1. The San Francisco Giants LOVE Even Years.
It’s really quite unexplainable, but the San Francisco Giants and even numbered years really do get along nicely. After World Series titles in 2010, 2012, and 2014, the Bay Area club is back atop MLB at the All Star Break with the league’s best record – and maybe the most dominant, put-together team they’ve had during this stretch run of “even-year” championships.
Starting ace Johnny Cueto looks poised to start the Midsummer Classic with a 13-1 mark, a WHIP under 1.00, and a league-best 4 complete games. Add horses like Madison Baumgartner and Jeff Samardzija to the rotation and opposing hitters have their work cut out for them as the Giants look intent on making another deep postseason run.
A lineup featuring former NL MVP Buster Posey and first baseman Brandon Belt is more than doing it’s share of hitting and putting runs on the board at critical times. The Giants rank in the top 5 in the NL in the major offensive statistical categories.
Expect the team to make a move or two to sure up the bullpen, which has been the only deficiency this team seems to be hamstrung with this season. Aside from that, there’s no reason to think this even numbered year will turn out any differently than the past 3.
2. The Chicago Cubs are legitimate World Series contenders.
It looks as though all the young talent that the Cubs groomed and stockpiled for years is paying off this year. Of course, it’s never just one piece of the puzzle that gets everything set in motion – it’s usually a few parts coming together at the right time. And that’s what’s happening in the Northside of Chicago right now.
With reigning CY Young Award winner Jake Arrieta leading the charge, although he’s been off his usual game over the last month or so, the Cubbies seem to have the pitching and the hitting to make a serious run in the playoffs. The Cubs stand no worse than third in most of the major statistical pitching categories. All-Stars Kris Bryant and Anthony Rizzo lead the attack, offensively.
And you can’t talk Cubs baseball without crediting Manager Joe Maddon for the success and turnaround this franchise has experienced the last couple seasons. All the pieces finally seem to be in place for the “loveable losers” to reverse a hundred years of misfortune.
3. Clayton Kershaw is the best player in baseball right now.
We can pretty much agree that he’s the best pitcher – few will argue that. What I’m saying is Clayton Kershaw is the game’s best player, regardless of position, right now.
The Dodgers’ ace is putting together one of the historically great seasons for a pitcher of all time. Currently, 11-2 with a miniscule 1.79 ERA, Kershaw is out-thinking, overpowering, and just plain destroying hitters when they step inside the batter’s box to face him. His WHIP is on pace to set an all-time low; his strikeout to walk ratio was at one point 100 to 5 (are you kidding me???!!!); and for you metrics guys out there, Kershaw’s FIP (which is a measure of ERA considering HRs, BBs, and other things the pitcher can control) is second all-time only to Pedro Martinez’s 1.39 he posted in 1999.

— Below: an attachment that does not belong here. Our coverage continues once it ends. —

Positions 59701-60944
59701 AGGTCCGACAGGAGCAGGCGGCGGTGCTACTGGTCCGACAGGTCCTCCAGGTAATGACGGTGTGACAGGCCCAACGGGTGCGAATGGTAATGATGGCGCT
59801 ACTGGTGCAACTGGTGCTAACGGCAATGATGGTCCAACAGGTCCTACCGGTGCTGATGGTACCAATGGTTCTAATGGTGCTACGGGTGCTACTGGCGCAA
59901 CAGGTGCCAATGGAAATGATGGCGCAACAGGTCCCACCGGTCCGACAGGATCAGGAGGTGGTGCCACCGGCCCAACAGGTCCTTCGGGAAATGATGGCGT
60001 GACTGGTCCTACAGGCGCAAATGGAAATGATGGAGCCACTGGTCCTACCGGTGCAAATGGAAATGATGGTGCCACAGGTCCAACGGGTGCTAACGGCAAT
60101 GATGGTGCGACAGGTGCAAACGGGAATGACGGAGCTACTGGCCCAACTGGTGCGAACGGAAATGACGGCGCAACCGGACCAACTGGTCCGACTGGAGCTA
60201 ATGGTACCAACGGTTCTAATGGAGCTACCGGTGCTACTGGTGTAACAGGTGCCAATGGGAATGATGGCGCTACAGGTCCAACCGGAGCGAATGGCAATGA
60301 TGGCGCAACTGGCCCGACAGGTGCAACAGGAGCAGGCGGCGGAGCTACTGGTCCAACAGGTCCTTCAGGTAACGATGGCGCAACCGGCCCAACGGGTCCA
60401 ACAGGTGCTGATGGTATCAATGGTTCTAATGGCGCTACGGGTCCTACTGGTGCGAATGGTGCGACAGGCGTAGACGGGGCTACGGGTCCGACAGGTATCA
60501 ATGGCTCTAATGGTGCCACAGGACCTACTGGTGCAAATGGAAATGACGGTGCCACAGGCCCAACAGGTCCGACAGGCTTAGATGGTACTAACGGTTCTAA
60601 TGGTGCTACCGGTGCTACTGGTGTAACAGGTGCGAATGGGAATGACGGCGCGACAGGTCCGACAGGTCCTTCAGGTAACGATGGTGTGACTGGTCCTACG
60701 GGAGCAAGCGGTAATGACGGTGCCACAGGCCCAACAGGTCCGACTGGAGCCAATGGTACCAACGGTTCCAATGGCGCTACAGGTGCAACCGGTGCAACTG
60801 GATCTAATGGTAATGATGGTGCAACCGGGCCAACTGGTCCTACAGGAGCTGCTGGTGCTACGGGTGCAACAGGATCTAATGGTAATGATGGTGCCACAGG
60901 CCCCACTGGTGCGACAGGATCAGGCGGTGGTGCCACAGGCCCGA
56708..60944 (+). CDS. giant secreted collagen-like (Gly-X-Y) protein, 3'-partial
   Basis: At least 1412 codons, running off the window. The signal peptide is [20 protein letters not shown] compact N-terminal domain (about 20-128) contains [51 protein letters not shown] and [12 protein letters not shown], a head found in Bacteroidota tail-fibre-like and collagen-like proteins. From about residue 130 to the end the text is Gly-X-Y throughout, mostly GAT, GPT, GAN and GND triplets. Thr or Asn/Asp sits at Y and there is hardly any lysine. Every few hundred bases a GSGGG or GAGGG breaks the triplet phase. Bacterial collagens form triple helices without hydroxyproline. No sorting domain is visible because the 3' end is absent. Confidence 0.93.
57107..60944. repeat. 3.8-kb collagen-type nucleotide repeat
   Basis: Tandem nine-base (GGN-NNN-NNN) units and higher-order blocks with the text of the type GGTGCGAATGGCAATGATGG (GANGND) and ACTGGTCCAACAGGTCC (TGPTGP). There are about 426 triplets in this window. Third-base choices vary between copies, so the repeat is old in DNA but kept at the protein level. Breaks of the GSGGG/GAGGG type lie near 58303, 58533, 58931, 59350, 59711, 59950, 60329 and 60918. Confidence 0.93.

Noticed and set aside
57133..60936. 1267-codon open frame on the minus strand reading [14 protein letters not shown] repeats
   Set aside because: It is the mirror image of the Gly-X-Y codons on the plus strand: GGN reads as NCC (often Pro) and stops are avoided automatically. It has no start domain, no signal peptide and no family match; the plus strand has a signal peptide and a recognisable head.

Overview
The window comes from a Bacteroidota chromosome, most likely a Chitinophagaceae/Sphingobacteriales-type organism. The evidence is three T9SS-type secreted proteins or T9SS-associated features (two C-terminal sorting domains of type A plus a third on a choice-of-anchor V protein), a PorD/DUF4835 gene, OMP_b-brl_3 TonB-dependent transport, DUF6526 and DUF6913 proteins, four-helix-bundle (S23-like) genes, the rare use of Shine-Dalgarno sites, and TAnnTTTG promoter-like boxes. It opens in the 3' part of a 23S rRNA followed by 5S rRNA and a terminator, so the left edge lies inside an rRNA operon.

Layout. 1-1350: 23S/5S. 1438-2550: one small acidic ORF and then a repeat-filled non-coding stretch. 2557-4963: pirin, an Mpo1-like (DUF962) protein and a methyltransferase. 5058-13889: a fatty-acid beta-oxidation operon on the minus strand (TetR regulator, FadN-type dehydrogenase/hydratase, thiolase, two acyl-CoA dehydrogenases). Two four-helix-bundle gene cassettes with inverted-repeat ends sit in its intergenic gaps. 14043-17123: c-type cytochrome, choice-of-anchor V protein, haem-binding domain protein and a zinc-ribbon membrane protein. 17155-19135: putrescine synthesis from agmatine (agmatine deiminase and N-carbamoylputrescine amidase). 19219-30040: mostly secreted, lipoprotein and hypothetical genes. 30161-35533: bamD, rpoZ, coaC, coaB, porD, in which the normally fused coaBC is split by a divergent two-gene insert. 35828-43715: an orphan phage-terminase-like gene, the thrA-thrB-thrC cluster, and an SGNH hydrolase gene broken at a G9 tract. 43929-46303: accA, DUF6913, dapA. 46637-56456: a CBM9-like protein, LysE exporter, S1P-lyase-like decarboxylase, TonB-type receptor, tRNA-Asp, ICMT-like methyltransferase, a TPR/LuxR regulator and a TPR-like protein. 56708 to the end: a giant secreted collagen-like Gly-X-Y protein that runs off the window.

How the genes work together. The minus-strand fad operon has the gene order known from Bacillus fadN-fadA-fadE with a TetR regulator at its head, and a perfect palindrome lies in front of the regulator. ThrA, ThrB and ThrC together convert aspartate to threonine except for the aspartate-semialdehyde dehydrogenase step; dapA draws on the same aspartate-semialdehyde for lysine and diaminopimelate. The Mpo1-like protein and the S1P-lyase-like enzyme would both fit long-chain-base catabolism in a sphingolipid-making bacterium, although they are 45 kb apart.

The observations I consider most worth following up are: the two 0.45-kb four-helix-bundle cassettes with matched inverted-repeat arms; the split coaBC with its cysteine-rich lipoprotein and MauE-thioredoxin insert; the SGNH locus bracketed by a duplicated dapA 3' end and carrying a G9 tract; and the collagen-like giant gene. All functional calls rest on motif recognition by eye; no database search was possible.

It’s hard to find anything he doesn’t do well on the mound. His stats are so historically unbelievable that I find myself shocked when he walks a batter or doesn’t go 9 innings or gives up 2 hits in an inning. God forbid!
You know you’re in rarefied air when the great Vin Scully mistakes you for Sandy Koufax.
4. Cleveland and Washington appear ready to stop underachieving.
The Sports Illustrated jinx was in full effect last season when the publication touted the Cleveland Indians as being the team to beat in 2015. Well, we all make mistakes, and the boys and girls over at SI might have just jumped the gun by a year. Like Cleveland, the Nationals have been expected to seriously challenge for (and even win) a World Series title in recent years. In 2016, both franchises look like they are ready to move down that path into October. And both are doing it with some outstanding pitching.
Of the following categories – ERA, Strikeouts, Runs Allowed, BA Against, and WHIP – neither teams ranks outside the top 5 in MLB (except for Ks where Washington is tied for 6th). If pitching wins championships, Cleveland and Washington will be two teams to keep a close eye on the the Fall approaches.
5. It’s a long season and teams out of the playoff picture right now should not be counted out just yet.
We’ve all heard the tired, old expression: “It’s a marathon, not a sprint”. But it’s true when describing the long (too long) baseball season. That’s why, no fans should be totally despondent over how their favorite team has done so far – minus maybe the Twins, Braves, Reds, and Rays (sorry). What decades upon decades of baseball has proven is that a lot can happen after the All-Star Break, including the trade deadline which will serve, as it always does, as an accurate barometer of what teams are really in contention.
Feedback is always welcome through the website in the comments box or on my Twitter feed — @brian22goodwin.